Check policy small print for cover restrictions by stealth
Insurers are so good at covering their own backs that you could find yourself paying through the nose for any damage caused by floods or snow this winter -- even if you have insurance, writes Louise McBride
Published 31/10/2010 | 05:00
NOT only did the big freeze of January 2010 bring the country to a halt, it pushed the cost of insurance claims so high that many of us have had to swallow hefty house insurance price hikes since.
Insurers forked out nearly €300m in claims to people whose homes were damaged by burst pipes last January. And as the icy weather came only a few months after the floods of November 2009 (which cost insurers about €244m in claims) it's no surprise that many insurance companies have since pushed up the cost of their premiums.
But this isn't the only way insurers have covered themselves.
TIME TO TURN THE WATER OFF
If we get another big freeze this year and you make a claim for damage caused by burst pipes, you could find that the excess -- the first part of a claim you have to pay for yourself -- is so high that it won't be worth your while making a claim.
"Some insurers increased the excesses for certain damage, such as that caused by the escape of water," said Jonathan Hehir, director of insurance broker CFM Group. "In some cases, this excess has gone from €250 to €1,000."
Over the last year, for example, FBD has increased the excess for water damage to holiday homes and investment properties from €500 to €1,000. If you are living in the property, FBD has increased the water damage excess from €200 to €500. Zurich Insurance increased the excess for damage caused by the escape of water or oil from €250 to €500. AXA has introduced a new excess of €1,000 for damage caused by the escape of water -- previously this damage was covered by its standard excess.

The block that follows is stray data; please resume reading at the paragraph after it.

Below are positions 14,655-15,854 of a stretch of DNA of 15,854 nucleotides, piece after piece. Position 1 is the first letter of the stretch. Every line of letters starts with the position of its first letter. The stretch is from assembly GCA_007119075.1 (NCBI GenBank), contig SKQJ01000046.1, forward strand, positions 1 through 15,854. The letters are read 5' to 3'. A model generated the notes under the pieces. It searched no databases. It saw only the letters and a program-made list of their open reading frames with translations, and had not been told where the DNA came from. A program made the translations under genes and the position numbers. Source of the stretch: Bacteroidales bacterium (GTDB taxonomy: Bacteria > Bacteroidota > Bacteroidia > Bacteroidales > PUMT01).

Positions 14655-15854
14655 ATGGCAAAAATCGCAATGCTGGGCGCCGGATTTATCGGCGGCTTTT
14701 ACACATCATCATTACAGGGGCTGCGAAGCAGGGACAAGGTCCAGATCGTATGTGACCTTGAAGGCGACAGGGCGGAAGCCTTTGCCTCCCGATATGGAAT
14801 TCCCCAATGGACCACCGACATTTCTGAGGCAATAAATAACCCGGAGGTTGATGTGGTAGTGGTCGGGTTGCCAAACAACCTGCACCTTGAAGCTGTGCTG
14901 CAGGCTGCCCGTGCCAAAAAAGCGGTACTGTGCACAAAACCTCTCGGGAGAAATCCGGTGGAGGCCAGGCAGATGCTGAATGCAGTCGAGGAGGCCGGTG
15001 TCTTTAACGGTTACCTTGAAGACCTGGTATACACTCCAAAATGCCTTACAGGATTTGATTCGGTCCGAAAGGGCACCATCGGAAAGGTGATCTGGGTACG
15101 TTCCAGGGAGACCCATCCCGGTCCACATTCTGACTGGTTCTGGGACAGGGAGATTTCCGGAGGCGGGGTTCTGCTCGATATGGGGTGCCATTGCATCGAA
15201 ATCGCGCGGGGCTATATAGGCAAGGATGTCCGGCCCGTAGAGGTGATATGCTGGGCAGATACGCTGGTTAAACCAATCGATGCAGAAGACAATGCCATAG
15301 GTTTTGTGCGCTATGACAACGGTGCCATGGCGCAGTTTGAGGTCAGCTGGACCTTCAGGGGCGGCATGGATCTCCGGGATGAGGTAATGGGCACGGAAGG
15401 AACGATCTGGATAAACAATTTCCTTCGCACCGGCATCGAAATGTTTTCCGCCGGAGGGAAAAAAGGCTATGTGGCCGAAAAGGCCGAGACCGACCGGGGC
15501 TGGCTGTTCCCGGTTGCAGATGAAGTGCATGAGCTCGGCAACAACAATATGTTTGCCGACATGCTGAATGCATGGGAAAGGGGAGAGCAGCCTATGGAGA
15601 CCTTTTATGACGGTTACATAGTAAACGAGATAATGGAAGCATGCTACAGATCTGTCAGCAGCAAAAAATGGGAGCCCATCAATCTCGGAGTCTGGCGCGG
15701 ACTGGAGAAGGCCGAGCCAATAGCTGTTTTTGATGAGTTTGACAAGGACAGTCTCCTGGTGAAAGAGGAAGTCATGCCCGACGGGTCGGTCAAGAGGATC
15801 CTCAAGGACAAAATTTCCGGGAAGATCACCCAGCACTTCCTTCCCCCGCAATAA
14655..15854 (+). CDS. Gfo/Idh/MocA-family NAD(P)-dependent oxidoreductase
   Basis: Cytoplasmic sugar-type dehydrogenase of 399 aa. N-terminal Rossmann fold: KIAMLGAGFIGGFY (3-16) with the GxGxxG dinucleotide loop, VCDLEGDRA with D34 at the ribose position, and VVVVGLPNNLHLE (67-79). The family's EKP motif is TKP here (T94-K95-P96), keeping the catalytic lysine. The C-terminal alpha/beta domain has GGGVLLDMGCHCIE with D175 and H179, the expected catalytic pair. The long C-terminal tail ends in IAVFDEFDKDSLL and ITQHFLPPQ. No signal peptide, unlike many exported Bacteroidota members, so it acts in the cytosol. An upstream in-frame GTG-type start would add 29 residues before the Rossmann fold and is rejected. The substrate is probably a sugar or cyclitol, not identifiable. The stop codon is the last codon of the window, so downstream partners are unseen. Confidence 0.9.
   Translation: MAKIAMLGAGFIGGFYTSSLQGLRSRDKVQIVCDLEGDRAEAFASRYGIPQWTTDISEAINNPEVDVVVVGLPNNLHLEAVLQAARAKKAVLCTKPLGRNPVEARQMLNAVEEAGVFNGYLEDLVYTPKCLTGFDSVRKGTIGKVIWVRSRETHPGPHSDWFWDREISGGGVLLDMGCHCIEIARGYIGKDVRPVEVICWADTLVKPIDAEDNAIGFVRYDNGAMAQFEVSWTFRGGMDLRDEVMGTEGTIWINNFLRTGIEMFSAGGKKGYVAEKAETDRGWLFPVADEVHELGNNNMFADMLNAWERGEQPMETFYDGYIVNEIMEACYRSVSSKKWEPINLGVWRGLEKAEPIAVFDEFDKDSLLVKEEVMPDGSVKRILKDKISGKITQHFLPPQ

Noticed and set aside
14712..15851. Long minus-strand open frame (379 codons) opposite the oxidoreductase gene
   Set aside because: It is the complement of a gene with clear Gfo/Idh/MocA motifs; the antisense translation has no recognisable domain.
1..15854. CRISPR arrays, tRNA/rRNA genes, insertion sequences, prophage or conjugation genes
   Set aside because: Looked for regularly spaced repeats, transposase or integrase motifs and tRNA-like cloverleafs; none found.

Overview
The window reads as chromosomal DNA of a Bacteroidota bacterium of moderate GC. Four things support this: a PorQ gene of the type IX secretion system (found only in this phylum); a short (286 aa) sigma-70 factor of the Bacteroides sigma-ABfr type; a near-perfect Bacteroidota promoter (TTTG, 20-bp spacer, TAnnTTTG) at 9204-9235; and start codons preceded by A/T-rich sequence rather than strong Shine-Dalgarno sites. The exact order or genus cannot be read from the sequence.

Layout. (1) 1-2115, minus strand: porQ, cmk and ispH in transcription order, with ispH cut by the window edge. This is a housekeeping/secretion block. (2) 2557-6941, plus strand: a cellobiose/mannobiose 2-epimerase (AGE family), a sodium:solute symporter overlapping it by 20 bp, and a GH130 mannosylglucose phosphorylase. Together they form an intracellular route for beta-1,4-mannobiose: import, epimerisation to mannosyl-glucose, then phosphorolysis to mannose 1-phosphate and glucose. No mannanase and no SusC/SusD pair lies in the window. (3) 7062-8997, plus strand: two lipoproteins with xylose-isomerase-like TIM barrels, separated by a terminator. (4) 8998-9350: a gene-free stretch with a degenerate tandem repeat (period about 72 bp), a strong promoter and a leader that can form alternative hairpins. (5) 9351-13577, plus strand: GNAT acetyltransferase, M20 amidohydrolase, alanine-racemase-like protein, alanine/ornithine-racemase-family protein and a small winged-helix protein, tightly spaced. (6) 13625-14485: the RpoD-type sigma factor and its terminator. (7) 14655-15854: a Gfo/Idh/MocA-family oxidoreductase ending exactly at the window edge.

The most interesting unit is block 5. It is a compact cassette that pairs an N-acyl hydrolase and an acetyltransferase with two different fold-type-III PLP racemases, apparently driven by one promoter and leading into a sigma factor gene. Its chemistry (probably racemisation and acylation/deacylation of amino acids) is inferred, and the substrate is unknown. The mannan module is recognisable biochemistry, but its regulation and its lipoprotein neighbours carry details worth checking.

Many home insurers have also increased the standard excess (the least you have to pay if you make a claim) on house insurance policies over the last year. AXA has increased its standard excess from €250 to €350 and FBD has increased it from €200 to €250. In August 2009 -- before November's floods and January's freeze -- Aviva increased its standard excess from €125 to €275.
TIME TO FIX THAT DODGY ALARM
If you're changing your home insurer this year, or buying home insurance for the first time, chances are you'll find a few endorsements or warranties (conditions that you must meet to be covered by your insurer) lobbed on to your new policy.
Even if you're sticking with your existing insurer, it's worthwhile checking if there are endorsements on your current policy so you don't get caught out. If you claimed a discount on your home insurance a few years ago, such as for having an alarm in your home, you may have agreed to certain conditions -- and if you don't meet them, your insurer could refuse to cover a claim from you.
If you're with Aviva, for example, your alarm may have to meet the IS199 or EN50131 standard.
With AXA, you could have an intruder alarm warranty on your policy which states that you have to maintain and regularly inspect your alarm.